I Do: Wedding Edition

Feeding the Parents-to-be


Sunday, January 01, 2012

You’re starring in the new hit reality show “Feed Your Future In-laws,” featuring your soon-to-be husband and his parents.

Scene 1: the doorbell rings and your in-laws are at the door.

It’s here that the show can take an ugly turn, morphing from lighthearted family comedy to film noir or even, gasp, a dark scene of horror and mayhem. You’re a nervous wreck, the food is under seasoned and overcooked, and you forgot to get rid of a cobweb in the dining room.

Gulp. Let’s replay the scene. The doorbell rings. You’re prepared, gracious, relaxed and smiling. The mood is welcoming, dinner is under control and your mother-in-law is beaming. You really are taking good care of her baby.

Now that’s more like it.

Entertaining your prospective in-laws for the first time can be tough on the nerves. nerve wracking. “Keep it simple,” said lifestyle expert Barclay Fryery, star of “House Wars,” on the USA network. “You should have a sense of your in-laws’ backgrounds and taste level. Don’t do anything that will make them feel uncomfortable. When in doubt, don’t try too hard.” A lunch or brunch can be less formal than dinner, depending on the circumstances. “You don’t want to get into a one-ups contest with his mother. IF she wants to help in the kitchen let her.”

The thing is, you can pull off a sophisticated dinner without breaking too much of a sweat if you plan in advance, said Daniel Briones, director of catering for the Four Seasons Hotel in Philadelphia, “If the evening is a special occasion, you need to think of it as an event,” he said. “You want the house to be clean and cozy, with plenty of candles and fresh flowers. Wear something you feel good in and do as much prep work as you can in advance.”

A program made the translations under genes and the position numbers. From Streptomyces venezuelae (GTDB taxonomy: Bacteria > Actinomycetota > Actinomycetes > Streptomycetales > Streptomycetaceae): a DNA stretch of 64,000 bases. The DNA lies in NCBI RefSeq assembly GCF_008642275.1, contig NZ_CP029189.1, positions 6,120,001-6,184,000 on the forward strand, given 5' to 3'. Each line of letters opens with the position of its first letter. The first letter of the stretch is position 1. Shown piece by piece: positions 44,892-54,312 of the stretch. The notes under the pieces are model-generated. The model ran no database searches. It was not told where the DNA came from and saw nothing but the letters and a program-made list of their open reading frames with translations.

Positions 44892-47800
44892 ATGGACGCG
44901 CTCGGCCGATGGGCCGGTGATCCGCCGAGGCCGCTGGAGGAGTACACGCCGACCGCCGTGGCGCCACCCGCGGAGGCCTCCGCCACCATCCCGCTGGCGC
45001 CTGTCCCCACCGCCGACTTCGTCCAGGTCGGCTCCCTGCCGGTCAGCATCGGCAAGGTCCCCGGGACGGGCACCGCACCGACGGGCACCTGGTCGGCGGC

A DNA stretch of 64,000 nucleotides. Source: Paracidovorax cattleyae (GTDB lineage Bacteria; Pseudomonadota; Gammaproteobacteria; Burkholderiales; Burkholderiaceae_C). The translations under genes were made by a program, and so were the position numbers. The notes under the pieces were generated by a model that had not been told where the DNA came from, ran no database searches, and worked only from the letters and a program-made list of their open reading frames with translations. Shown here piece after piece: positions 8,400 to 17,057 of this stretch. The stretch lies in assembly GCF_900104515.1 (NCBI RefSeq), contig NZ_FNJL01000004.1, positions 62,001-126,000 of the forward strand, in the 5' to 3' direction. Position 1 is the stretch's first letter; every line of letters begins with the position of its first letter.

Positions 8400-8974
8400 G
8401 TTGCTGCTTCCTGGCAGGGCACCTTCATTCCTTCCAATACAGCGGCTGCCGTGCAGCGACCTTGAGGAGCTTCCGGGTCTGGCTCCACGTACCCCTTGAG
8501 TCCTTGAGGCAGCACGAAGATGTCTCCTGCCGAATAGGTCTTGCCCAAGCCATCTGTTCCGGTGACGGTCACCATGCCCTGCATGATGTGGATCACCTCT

This can include setting the table, washing and chopping vegetables ahead of time and even preparing a few of the recipes the day before.

Wow your guests with the quality of your ingredients as well as the dish itself, advised chef Tom Hannum, of the Hotel du Pont in Wilmington, Deleware. “An ingredient like crab meat or shrimp says that you went to a little extra trouble to make something special,” he said. Buy the best you can afford, and whatever you prepare will taste better for it.

Once you’ve taken into consideration any allergies or dietary preferences your guests may have, plan a menu that is relatively classic, without being over the top. And don’t feel you have to make everything from scratch. Buying an assembled dessert and a loaf of artisan bread are two examples of short cuts that save time without skimping on flavor.

What you don’t want to do is view the dinner as a pass/fail test, advised psychologist Susan Newman, author of Nobody’s Baby Now: Reinventing Your Adult Relationship With Your Mother and Father, (Walker & Co., $24) “Keep in mind that your in-laws are probably hopeful and nervous too. Don’t attempt more than you can comfortably do, and be yourself. You’ve probably already won them over anyway, so relax.”

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What NOT To Do and Say

Small talk expert Don Gabor, author of ‘Words That Win: What to Say to Get What You Want,’ (Prentice-Hall, $14.95) offers this list of don’ts to keep your dinner conversation on track:
Don’t.

- Criticize or debate the in-laws.
- Talk about ex-spouses or relationships.
- Talk politics or religion.
- Show off or try too hard.
- Be overly intimate with your fiancé or husband during dinner.
- Talk too much about yourself or your work.
- Tell off color jokes.
- Reveal any family secrets.

Last Minute Decorating Tips

You want your new home to look just right. Melissa Birdsong, director of design for Lowe’s, offers a few simple tips sure to impress the in-laws.

- Use pretty paper cocktail napkins during the appetizer course, switch to linen napkins for dinner
- Set the table in advance. Be sure your linens are pressed, check for spots on glassware and flatware.
- Make a tablescape with cut flowers and candles highlight your mother-in-law’s favorite bloom.
- Prominently display a family wedding gift, photo or heirloom.
- Use plants to soften a room’s hard edges.
- Pre-select music to set a relaxing tone remember, it’s about what your guests like, not what you like.
- Do a last minute check for dust and cobwebs then forget about it. Candlelight can hide a multitude of sins.

© 2014 The Valley Advocate